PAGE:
The British Plastics Federation (BPF) has said there is “absolutely no supporting evidence” that the death of a whale calf depicted in the BBC programme Blue Planet II was linked to waste plastics.
The programme showed a dead calf and raised the possibility it had been poisoned by its mother’s milk. It implicated the level of plastic waste in the oceans in the death.
The BPF said that no autopsy had been done on the whale and that it was wrong to insinuate it had been killed by plastics.
A spokesperson said: “The BPF was disappointed that the saddening images of a dead baby pilot whale in the recent episode of Blue Planet II were linked to plastics with absolutely no supporting evidence.
“The BPF wishes to make it unequivocally clear that plastics themselves are not a major source of toxins, persistent organic pollutants or heavy metals found in oceans. This is because they are inherently inert.
”Plastics are completely safe when in contact with food or beverages, for example, and have to meet very strict requirements set in food contact legislation at an EU level.”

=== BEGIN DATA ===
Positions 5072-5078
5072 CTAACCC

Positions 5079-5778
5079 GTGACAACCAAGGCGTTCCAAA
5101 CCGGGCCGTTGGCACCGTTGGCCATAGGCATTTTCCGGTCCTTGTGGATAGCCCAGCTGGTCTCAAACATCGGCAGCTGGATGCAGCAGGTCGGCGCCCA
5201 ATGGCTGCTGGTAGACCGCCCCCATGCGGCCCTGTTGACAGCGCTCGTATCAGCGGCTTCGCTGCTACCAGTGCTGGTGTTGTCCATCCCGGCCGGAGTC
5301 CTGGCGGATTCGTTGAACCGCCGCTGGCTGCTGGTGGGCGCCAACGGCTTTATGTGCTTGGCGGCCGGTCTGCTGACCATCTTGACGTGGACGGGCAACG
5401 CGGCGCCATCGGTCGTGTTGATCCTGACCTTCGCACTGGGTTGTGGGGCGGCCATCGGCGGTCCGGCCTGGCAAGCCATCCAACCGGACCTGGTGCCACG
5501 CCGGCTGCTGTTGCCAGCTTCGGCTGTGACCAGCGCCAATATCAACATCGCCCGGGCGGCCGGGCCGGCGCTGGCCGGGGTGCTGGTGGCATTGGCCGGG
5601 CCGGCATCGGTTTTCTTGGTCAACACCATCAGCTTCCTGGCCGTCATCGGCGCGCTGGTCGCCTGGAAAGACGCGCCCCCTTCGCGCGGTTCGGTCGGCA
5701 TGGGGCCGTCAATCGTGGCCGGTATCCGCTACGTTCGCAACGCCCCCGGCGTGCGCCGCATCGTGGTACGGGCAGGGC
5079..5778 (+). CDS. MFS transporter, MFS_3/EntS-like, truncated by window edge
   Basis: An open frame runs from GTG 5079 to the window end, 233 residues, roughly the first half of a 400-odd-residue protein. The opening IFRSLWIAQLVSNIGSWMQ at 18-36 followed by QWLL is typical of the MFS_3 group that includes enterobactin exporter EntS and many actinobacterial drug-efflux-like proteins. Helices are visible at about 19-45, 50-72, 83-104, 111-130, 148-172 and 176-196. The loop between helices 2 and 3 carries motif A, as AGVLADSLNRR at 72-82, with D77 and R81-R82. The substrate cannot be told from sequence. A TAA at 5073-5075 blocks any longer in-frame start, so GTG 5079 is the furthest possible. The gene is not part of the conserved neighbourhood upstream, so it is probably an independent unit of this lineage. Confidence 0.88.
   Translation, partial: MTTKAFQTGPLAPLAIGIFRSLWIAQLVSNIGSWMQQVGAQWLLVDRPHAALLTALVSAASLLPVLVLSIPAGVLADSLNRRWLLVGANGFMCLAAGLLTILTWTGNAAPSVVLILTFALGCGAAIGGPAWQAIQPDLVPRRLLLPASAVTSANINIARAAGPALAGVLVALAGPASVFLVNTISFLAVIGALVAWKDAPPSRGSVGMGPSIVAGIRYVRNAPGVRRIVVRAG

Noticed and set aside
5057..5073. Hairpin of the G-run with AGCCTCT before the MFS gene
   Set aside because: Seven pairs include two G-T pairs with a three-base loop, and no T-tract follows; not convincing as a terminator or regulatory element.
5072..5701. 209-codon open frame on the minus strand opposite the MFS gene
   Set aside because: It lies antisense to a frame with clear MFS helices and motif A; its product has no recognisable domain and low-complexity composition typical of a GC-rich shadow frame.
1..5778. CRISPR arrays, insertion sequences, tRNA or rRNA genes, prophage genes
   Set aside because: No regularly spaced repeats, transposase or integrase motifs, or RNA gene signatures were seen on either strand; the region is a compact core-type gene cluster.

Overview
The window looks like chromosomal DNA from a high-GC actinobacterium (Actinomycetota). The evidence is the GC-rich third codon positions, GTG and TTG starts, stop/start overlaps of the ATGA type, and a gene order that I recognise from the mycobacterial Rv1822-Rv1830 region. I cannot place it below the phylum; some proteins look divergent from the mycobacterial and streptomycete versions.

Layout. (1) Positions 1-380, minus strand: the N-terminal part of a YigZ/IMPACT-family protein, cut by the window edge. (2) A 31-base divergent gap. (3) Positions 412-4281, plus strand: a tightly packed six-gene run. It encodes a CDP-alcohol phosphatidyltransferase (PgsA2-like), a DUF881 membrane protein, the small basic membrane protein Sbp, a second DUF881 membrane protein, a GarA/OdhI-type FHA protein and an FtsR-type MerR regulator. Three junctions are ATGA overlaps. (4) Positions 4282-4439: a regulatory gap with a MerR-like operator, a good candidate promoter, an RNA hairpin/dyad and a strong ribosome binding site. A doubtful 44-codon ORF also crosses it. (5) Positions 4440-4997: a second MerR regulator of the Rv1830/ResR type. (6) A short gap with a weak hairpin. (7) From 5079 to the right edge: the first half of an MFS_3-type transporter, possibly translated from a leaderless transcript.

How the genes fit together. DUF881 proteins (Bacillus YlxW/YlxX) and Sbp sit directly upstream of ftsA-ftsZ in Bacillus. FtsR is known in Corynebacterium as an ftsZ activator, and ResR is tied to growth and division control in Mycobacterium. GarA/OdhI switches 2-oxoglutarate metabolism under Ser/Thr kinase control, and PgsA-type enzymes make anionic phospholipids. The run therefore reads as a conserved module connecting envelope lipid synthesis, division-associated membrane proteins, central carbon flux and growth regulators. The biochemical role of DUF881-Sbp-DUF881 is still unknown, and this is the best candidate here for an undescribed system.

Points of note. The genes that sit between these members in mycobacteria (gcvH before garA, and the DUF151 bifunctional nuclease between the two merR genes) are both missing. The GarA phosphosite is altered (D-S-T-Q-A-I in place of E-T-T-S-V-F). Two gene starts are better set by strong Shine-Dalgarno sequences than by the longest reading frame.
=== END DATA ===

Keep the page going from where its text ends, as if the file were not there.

The BBC defended its programme, and pointed to a number of scientific opinions stating that micro-plastics can attract contamination by toxic chemicals.
A BBC spokesperson said: “The Blue Planet II team was advised by the scientific community across the series, including a number of world experts on chemical and plastic pollution.
“The facts presented in their research indicate that the dead calf could have been poisoned from its mother’s milk due to chemical pollution, and new research shows that plastics could be part of the problem.
“It’s well documented that industrial pollutants accumulate on micro-plastics and that micro-plastics are consumed by a wide variety of sea creatures. The latest research is investigating the degree to which plastic could be contributing to the already high levels of chemical pollution in marine life.”